Secretary of State John Kerry said: "The fact is, an individual’s aspiration to be free may be the most single powerful force on Earth. It’s an aspiration that may be able to be slowed sometimes, maybe intimidated sometimes, it may even be eliminated temporarily by violence in certain cases. But I’m telling you its power within the human soul is so infectious that it will always resurface in one form or another, even in the most extraordinary circumstances.
And history – history has proven that again and again and again. Throughout history, we have seen that men and women will do whatever it takes to find a way to make their desire for freedom known. We saw that with the authors of the pamphlets that helped to spark the revolution that gave birth to my home country in the 1700s. We saw it with the dissidents writing newsletters and producing radio broadcasts behind the Iron Curtain during the Cold War. And we see it today, in places all over the world, where young people are challenging injustice – armed only with their smart phones.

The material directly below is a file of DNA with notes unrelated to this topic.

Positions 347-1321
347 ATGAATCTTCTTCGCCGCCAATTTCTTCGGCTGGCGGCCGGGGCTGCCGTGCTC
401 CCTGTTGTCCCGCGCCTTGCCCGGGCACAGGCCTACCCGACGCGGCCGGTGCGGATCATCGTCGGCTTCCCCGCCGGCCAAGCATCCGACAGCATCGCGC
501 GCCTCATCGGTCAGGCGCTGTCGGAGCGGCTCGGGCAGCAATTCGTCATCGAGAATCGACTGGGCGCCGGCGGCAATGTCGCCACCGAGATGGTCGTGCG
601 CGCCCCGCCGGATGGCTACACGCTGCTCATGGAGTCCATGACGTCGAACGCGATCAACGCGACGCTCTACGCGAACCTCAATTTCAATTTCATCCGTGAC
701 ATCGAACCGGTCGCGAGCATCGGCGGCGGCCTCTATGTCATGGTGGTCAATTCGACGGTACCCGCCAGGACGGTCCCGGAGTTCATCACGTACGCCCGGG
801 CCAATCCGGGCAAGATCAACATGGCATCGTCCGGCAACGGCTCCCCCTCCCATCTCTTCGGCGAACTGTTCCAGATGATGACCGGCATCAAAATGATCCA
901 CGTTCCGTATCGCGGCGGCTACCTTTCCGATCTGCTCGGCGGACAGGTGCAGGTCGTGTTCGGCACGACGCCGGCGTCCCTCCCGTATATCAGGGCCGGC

The internet is, among many other things, an instrument of freedom. It’s a tool people resort to in response to the absence and failure or abuse of government. So of course, some leaders are afraid of it. They’re afraid of the internet in the same way that their predecessors were afraid of newspapers, books, and the radio, but even more so because in this case, because of the interactivity that allows for a free-flowing discussion and the exchange of views – activities that can, and often do, lead to change."